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Every quarterback wants the John Elway ending. A Hall of Fame quarterback, Elway rode off into the sunset after winning back-to-back Super Bowls with the Broncos. In his final game, Elway was named MVP of Denver's blowout win over the Falcons in Super Bowl XXXIII. 

Elway picked the perfect time to retire, but his story is the exception, not the rule. More often that not, legendary passers hang on a season or two too long before ultimately succumbing to Father Time. At the risk of being struck by lightning, I'm willing to write that Father Time will eventually defeat Tom Brady, who has already eschewed several possible Elway endings in pursuit of more championships. 

While Brady continues to add chapters to his legendary career, the end may be near for Ben Roethlisberger, who has endured a rocky start to his 18th season. Accuracy issues, a new offense and a young offensive line have been the main reasons for Roethlisberger's struggles. And, as Mike Tomlin noted this week, Roethlisberger has lost most of his mobility, which was one of his biggest assets during his prime. 

Here's a look at five notable Hall of Fame quarterbacks who stayed around too long. 

Y.A. Tittle 

  • Last season: 1964 
  • 1-8-2 record
  • 10 TDs, 22 INTs 

Tittle earned league MVP honors in 1963 while leading the Giants to an NFL Championship Game appearance. The '64 season was a nightmare for Tittle and the Giants, however, as Tittle was benched late in the season. Tittle knew the end was near after enduring a crushing hit by Steelers defensive end John Baker on a pick-six late in the season.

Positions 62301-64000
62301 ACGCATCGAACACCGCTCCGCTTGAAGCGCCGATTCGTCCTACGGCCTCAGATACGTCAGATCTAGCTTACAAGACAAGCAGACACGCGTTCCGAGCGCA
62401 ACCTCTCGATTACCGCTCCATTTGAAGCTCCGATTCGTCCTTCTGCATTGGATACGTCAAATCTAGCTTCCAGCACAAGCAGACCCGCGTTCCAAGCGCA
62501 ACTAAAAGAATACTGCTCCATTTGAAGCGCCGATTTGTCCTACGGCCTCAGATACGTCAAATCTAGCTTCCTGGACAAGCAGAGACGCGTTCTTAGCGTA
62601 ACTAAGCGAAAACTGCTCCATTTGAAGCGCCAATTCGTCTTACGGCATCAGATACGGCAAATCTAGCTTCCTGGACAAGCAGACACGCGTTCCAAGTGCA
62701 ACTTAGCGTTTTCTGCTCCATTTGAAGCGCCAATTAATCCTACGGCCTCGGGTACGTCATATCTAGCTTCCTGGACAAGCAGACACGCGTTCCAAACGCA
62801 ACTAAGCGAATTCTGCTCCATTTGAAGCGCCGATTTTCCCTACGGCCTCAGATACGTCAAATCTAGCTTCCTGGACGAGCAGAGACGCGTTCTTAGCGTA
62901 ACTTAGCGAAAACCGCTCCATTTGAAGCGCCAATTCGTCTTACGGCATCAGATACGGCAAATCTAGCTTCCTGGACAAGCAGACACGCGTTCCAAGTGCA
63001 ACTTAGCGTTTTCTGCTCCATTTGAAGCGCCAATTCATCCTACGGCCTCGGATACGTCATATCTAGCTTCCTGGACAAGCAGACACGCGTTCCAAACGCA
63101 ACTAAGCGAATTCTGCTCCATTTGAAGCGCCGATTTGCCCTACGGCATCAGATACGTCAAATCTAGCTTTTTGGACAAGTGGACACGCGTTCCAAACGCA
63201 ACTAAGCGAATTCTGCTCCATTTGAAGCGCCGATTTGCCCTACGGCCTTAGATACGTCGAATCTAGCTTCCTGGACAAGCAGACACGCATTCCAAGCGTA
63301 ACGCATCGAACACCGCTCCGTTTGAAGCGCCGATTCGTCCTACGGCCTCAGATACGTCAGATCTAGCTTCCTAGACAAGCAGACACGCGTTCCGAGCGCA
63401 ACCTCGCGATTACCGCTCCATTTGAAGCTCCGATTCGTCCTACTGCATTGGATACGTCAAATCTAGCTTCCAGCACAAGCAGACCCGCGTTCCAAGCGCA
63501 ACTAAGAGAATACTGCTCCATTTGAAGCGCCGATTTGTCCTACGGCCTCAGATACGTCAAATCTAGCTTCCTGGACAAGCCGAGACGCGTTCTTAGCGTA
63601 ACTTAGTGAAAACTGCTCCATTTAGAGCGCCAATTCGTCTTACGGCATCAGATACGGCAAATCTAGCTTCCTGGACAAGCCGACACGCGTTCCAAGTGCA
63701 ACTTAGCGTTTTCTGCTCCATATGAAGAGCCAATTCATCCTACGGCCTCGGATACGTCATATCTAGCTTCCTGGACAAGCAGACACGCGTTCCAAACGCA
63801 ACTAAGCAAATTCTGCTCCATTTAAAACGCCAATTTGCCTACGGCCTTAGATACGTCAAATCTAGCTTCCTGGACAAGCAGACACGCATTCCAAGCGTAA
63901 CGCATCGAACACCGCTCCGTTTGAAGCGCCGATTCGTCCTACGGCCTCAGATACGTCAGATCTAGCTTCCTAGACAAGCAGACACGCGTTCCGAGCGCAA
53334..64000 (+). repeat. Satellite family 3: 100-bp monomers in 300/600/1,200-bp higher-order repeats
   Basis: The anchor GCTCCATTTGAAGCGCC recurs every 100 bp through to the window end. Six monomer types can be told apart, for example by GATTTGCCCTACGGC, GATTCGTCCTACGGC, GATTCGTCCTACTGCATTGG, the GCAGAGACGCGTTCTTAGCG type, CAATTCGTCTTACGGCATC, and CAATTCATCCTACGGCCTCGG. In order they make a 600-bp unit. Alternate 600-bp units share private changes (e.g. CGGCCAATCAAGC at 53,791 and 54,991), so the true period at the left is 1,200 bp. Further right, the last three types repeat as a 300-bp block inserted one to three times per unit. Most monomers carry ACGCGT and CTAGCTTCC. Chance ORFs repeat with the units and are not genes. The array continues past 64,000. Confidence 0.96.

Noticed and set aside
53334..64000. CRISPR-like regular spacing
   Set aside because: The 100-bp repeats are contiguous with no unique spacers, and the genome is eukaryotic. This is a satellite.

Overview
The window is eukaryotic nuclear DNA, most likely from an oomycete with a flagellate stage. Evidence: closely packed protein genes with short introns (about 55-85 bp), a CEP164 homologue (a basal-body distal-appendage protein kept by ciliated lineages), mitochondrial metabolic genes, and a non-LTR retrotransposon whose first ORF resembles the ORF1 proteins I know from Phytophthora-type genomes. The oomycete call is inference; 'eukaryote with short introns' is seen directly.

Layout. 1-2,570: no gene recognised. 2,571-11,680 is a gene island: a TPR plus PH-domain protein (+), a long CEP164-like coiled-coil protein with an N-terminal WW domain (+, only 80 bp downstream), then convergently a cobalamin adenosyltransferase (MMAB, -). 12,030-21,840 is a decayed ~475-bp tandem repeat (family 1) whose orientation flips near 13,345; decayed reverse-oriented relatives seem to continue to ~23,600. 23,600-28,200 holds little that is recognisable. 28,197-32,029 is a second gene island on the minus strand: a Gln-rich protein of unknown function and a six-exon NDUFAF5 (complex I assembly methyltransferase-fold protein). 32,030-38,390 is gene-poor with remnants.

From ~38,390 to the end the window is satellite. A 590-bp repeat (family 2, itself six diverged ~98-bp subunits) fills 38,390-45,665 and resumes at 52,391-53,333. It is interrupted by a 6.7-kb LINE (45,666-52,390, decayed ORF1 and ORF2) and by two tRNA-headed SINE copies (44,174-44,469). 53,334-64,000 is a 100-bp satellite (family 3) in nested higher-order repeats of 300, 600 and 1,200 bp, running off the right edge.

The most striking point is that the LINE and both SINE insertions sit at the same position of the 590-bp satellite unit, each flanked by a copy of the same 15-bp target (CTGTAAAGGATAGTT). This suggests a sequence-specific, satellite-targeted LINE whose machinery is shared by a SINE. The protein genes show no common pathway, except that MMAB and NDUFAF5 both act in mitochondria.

"That was the end of the road," Tittle told the Los Angeles Times in 2008 in regard to the hit, via The Athletic's Ed Bouchette. "It was the end of my dream. It was over."

Title retired that offseason at age 38. The end of his career has done little to tarnish his legacy. A 1971 Hall of Fame inductee, Tittle is a member of both the 49ers Hall of Fame and the Giants Ring of Honor. His No. 14 jersey has been retired by the Giants. Tittle still holds the NFL record (along with seven others) with seven touchdown passes in a single game. 

Johnny Unitas 

  • Last season: 1973 
  • 3 TDs, 7 INTs, 44.7 completion percentage 

The NFL's best quarterback during the league's first half-century, Unitas was never quite the same after sustaining an injury to his arm during the 1968 preseason. Still, he was good enough to help lead the Colts to their first Super Bowl victory at the end of the 1970 season, throwing a 75-yard touchdown pass to John Mackey in Baltimore's 16-13 win over the Cowboys in Super Bowl V. 

Unitas split time with Earl Morrall the following season before an 0-5 start in 1972 led to a coaching change and Unitas' benching. His last hurrah as the Colts quarterback came in Week 2, when Unitas threw for 376 yards and two touchdowns against the New York Jets in a rematch of Super Bowl III. Traded to the Chargers during the 1973 offseason, Unitas was benched after four games. In his final start, Unitas was 2 of 9 with two interceptions. He was replaced by rookie Dan Fouts, who went on to enjoy a Hall of Fame career. 

Unitas -- who owned every major passing record at the time of his retirement -- continues to be hailed as one of the greatest quarterbacks of all-time. He is a member of the NFL's 50th, 75th and 100th Anniversary All-Time teams. 

Joe Namath 

  • Last season: 1977
  • 3 TDs, 5 INTs, 46.7 completion percentage 

The architect of the greatest upset in pro football history, Namath battled injuries two years after he led the Jets to their historic Super Bowl win over the Colts. In the midst of 28 games missed between 1970-73 was Namath's 1972 season that saw him earn his fifth and final Pro Bowl nod. He overcame more injuries to win Comeback Player of the Year in 1974.